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Cubs’ Samardzija might be on his way out

Updated: November 14, 2013 11:11AM

ORLANDO, Fla. – The Cubs could be on the brink of a defining moment in the Theo Epstein Process.

But it’s not the kind of definition the front office sought when it took over baseball operations two years ago.

Conversations with general managers and other high-ranking executives from nearly half the other teams in baseball this week at the general managers meetings in Orlando revealed an expectation in the industry that Opening Day starter Jeff Samardzija will be traded this off-season.

It would make him the first player identified by this front office as a “building block” to be traded during a rebuilding process that has gotten longer with every delay in stadium renovations and every question that arises over local TV rights deals.

And it’s starting to send the same message to executives around the game that fans have been getting since the Ricketts family bought the team and froze – then cut – baseball spending.

“If you do that, you’re saying you’re not trying to win,” said one long-time National League GM. “He’s a monster in the making. That’s not the kind of discussion that comes up in a planning meeting.”

Not with two years of club control left. Not if you’re operating as a big-market club with access to big-market operating resources – something many in the industry even outside the organization are starting to debate applies to the Cubs anymore.

Samardzija checks all the Cubs’ boxes, to use a phrase the brass likes – right attitude, leadership qualities, competitive nature and pure, raw power skills.

Yet when the winter meetings open in less than a month, he’s expected to be actively shopped – a potential scaled down alternative to Tampa Bay’s available ace David Price.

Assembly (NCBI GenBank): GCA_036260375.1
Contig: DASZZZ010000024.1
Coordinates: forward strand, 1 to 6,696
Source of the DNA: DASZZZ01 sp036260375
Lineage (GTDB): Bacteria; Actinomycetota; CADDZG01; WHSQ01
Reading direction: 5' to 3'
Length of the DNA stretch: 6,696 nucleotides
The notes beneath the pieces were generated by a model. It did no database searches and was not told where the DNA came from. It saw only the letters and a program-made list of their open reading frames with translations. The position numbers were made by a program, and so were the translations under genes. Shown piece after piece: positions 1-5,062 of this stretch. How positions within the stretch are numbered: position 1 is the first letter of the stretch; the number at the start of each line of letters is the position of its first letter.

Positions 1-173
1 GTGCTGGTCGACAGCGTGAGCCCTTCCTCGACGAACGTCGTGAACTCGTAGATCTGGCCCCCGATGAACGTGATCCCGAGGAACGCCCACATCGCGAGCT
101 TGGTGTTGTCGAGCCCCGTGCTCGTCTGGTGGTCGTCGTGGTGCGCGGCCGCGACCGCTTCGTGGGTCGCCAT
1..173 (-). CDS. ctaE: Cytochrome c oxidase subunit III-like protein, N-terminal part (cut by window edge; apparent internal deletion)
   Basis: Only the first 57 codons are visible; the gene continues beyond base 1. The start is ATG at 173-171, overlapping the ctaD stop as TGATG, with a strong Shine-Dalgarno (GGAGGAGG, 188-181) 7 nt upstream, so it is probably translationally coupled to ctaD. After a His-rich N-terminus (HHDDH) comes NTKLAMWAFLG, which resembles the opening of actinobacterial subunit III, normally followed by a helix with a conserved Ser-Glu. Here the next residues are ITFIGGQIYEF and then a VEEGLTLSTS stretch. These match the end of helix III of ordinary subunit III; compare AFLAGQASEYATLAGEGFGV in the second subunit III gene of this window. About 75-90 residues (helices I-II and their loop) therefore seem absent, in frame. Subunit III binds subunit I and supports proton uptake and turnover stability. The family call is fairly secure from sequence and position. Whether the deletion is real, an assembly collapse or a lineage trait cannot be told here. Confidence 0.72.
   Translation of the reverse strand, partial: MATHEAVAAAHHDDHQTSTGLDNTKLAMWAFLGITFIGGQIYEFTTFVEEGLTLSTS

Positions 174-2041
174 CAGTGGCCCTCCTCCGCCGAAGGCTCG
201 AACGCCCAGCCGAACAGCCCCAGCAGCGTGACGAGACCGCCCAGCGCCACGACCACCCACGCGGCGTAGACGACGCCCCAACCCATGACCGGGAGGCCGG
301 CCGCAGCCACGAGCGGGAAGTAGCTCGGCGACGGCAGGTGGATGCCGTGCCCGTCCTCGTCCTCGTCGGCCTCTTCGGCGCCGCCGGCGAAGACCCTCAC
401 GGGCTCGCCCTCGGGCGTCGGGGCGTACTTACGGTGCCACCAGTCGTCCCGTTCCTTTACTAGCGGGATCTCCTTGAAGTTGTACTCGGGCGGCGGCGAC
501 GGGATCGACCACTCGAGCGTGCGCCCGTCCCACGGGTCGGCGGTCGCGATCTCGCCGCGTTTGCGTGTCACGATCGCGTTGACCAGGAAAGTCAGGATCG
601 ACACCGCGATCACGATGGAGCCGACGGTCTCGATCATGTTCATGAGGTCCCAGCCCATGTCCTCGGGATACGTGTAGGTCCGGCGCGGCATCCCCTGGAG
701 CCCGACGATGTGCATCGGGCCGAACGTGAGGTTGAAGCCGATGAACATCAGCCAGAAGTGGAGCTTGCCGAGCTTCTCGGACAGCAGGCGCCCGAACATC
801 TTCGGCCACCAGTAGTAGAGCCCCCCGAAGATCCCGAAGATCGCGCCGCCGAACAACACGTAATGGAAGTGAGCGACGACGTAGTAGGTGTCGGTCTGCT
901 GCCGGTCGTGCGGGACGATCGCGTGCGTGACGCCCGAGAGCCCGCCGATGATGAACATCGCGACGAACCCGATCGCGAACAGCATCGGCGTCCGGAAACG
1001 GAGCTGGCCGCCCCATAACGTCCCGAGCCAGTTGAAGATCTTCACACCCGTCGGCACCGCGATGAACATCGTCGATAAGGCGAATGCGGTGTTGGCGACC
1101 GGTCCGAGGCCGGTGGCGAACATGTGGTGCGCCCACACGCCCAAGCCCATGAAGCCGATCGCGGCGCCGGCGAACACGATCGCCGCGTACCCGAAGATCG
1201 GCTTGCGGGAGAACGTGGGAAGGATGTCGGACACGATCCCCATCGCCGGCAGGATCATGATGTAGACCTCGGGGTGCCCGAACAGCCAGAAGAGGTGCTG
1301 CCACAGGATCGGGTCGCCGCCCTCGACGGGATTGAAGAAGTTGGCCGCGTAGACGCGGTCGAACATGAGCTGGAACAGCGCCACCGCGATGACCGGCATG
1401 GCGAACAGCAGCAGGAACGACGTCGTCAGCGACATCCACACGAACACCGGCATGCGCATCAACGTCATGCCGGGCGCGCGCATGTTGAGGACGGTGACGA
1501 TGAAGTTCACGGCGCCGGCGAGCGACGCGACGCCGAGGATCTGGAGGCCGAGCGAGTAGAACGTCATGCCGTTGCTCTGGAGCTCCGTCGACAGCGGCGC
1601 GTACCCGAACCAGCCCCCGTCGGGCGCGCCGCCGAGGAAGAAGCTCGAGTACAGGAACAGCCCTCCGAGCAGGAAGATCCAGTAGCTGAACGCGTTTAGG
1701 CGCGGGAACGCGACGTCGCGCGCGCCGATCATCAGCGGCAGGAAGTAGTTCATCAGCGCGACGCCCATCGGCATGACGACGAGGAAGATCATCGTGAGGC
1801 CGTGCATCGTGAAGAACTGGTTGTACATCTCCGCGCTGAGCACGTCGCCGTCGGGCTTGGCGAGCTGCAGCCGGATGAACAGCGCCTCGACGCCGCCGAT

Two years into the Epstein-Jed Hoyer Era, the perception is creeping throughout the game that the Cubs are more Tampa Bay Rays than Los Angeles Dodgers – without the winning percentage of either to show for it.

“I don’t know what the plans are for the family, and I don’t know what their scaling is,” longtime agent and power broker Scott Boras said of the timeline. “I only know that their general managers tell us that their budget only allows them to do certain things.”

The Cubs won’t comment on specific plans for trades, but the team has sent clear signals that unless it reaches a multiyear deal with the arbitration-eligible pitcher this winter, it will trade him no later than next July’s trading deadline to avoid a steep decline in his trade value after that.

“In general, that’s one of the biggest challenges in this job,” said GM Hoyer, who would not talk specifically about Samardzija’s status or the team’s plans with him. “You always have to weigh the short term vs. the long term. The goal that we have is to build something that’s sustainable that brings a championship to Chicago. And our decisions are always made in that context.

“The short term vs. long term challenge is one of the biggest challenges that all 30 GMs face on a daily basis.”

Teams with lesser resources more keenly than others. And that’s a debate

Samardzija says he’s confident enough to go year to year as he proves his ultimate value while also wanting assurances the team intends to win while he’s still a young player if he commits longer term.

“In Chicago, it’s funny,” agent Scott Boras said. “A family bought the team. But it’s kind of like Meet the Parents. I haven’t met them yet.”

Boras wasn’t even referring to Ricketts patriarch Joe, the Ameritrade founder, father of the four siblings listed as owners and provider of the down payment on the $845 million purchase.

“I’m talking about, if this is a family-owned team, where is the [big-market approach]?” he said. “This is Chicago, and you’re developing the infrastructure. But fans don’t come to see seats, grass, cement. They come to see players.

“They’ve done a great job in the draft and development, and they’ve got a really good core of young players coming. But it’s not what’s expected when you bought … a major-market club.”

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